Fresh government data shows that COVID deaths among nursing home residents data have fallen to the lowest levels seen since the pandemic began.
Some 67 residents died nationwide of COVID during the week ending March 27, according to the latest statistics from the U.S. Centers for Disease Control and Prevention. But that doesn't mean that nursing home staff and residents can relax just yet, experts warned.
There is growing concern about the highly contagious BA.2 subvariant of Omicron. Nursing home residents continue to be more vulnerable both because of their age and underlying medical conditions, even if they have received vaccines and an initial booster shot.
Getting the second booster shot that was approved by the U.S. Food and Drug Administration last week to nursing home residents "is a real policy priority," David Grabowski, a health policy researcher at Harvard Medical School who studies nursing homes, told The New York Times. "We know this is protective."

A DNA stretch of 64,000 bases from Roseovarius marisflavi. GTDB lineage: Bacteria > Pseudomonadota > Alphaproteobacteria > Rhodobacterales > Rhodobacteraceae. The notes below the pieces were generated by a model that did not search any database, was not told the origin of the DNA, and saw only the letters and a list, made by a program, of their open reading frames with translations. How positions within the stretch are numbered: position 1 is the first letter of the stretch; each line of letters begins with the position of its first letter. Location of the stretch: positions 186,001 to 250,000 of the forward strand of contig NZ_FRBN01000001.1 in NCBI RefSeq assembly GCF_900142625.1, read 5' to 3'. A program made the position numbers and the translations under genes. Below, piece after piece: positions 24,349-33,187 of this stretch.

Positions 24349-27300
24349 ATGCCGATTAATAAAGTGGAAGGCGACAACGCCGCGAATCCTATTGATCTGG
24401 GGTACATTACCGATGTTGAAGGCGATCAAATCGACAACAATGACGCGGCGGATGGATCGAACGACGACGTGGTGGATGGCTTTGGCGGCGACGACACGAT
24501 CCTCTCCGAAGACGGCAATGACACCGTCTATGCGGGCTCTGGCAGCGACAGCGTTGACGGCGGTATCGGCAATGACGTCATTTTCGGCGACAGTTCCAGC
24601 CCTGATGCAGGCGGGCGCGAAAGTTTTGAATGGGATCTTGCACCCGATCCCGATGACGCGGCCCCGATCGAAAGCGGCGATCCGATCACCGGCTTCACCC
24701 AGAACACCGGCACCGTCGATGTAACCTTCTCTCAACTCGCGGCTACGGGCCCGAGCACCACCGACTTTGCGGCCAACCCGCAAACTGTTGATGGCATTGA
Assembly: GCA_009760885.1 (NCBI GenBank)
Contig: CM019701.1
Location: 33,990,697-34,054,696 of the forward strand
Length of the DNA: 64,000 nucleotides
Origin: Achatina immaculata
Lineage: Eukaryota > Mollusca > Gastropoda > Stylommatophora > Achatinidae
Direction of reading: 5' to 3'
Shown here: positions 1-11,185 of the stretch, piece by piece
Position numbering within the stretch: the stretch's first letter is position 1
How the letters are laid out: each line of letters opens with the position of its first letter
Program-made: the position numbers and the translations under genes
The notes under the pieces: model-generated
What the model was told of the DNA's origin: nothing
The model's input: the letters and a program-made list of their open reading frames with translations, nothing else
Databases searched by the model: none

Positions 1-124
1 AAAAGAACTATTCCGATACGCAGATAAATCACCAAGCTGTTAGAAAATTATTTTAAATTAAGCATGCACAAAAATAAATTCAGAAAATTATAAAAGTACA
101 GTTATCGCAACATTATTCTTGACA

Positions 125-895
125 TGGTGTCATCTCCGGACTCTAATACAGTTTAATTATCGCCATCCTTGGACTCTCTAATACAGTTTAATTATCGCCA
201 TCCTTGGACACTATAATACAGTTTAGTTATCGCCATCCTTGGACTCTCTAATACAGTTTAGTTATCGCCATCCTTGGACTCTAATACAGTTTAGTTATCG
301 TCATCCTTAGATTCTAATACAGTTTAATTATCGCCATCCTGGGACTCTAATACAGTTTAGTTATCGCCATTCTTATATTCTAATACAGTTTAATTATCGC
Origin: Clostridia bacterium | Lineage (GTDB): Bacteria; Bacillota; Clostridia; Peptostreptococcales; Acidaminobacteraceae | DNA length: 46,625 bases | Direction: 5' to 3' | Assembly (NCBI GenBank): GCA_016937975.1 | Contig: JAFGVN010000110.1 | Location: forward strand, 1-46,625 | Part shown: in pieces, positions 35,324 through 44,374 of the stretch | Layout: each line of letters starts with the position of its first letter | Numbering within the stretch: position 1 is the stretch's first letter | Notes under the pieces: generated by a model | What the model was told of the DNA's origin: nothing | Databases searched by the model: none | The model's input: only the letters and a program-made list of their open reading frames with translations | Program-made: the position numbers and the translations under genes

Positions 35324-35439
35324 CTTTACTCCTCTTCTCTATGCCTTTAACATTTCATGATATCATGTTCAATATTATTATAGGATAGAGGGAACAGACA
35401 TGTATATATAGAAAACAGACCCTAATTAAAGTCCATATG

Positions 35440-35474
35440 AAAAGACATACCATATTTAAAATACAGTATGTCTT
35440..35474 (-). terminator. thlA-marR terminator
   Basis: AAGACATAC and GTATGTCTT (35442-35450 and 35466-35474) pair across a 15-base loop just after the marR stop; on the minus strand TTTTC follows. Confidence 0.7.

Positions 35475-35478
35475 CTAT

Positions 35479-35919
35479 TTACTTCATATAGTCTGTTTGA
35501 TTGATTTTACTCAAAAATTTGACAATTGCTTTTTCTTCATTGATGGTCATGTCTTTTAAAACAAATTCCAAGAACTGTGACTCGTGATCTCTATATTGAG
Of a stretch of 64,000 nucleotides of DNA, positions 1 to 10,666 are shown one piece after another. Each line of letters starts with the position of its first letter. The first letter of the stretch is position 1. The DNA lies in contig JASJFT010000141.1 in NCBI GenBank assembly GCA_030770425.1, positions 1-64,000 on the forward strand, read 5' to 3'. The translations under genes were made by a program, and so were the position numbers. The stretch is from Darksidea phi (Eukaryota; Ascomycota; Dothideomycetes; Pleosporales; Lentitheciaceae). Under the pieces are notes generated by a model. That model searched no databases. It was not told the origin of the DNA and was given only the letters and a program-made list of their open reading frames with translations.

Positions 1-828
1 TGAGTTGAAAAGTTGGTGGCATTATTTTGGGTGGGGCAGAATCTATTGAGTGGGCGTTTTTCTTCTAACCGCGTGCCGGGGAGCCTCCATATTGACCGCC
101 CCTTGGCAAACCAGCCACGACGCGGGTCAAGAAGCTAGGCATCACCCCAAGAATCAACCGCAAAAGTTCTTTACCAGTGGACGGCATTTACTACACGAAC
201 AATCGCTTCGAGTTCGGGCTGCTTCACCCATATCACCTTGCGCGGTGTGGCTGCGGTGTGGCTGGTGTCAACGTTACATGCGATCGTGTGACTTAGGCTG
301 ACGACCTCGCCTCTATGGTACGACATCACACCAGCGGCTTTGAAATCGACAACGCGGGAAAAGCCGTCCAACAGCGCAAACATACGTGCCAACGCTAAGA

Despite that, nursing homes were slow to roll out the first booster shot. Even now, only 76% of nursing home residents have first boosters, federal data shows. The data is worse fornursing home staff: About 86% are vaccinated, but only 43% have received boosters. Some states have fewer than one third of nursing home employees who have received booster shots, the Times reported.
"We have a lot of nursing homes around the country that lag behind," said Grabowski, adding that he was particularly worried about residents in facilities that serve predominantly people on Medicaid and minorities. "I think there are going to be real issues of equity here," he added.
The gap may widen further as Americans appear more skeptical about getting additional shots, experts said.
"I worry there has been a lot of mixed messages from the federal government," Brendan Williams, chief executive of the New Hampshire Health Care Association, a state nursing home trade group, told the Times.
"Right now, there doesn't appear to be a crisis," Williams said. "There's not that attention being paid, but things can always change. It's concerning."
Grabowski said there does not seem to be significant urgency in providing these extra doses, even though many nursing homes say they will.
In Connecticut, which issued an executive order in January mandating the first booster shots for workers in nursing homes, state health officials were reported to have indicated a similar directive for second boosters was not going to be issued.
The U.S. Centers for Disease Control and Prevention has more on COVID-19.
SOURCE: The New York Times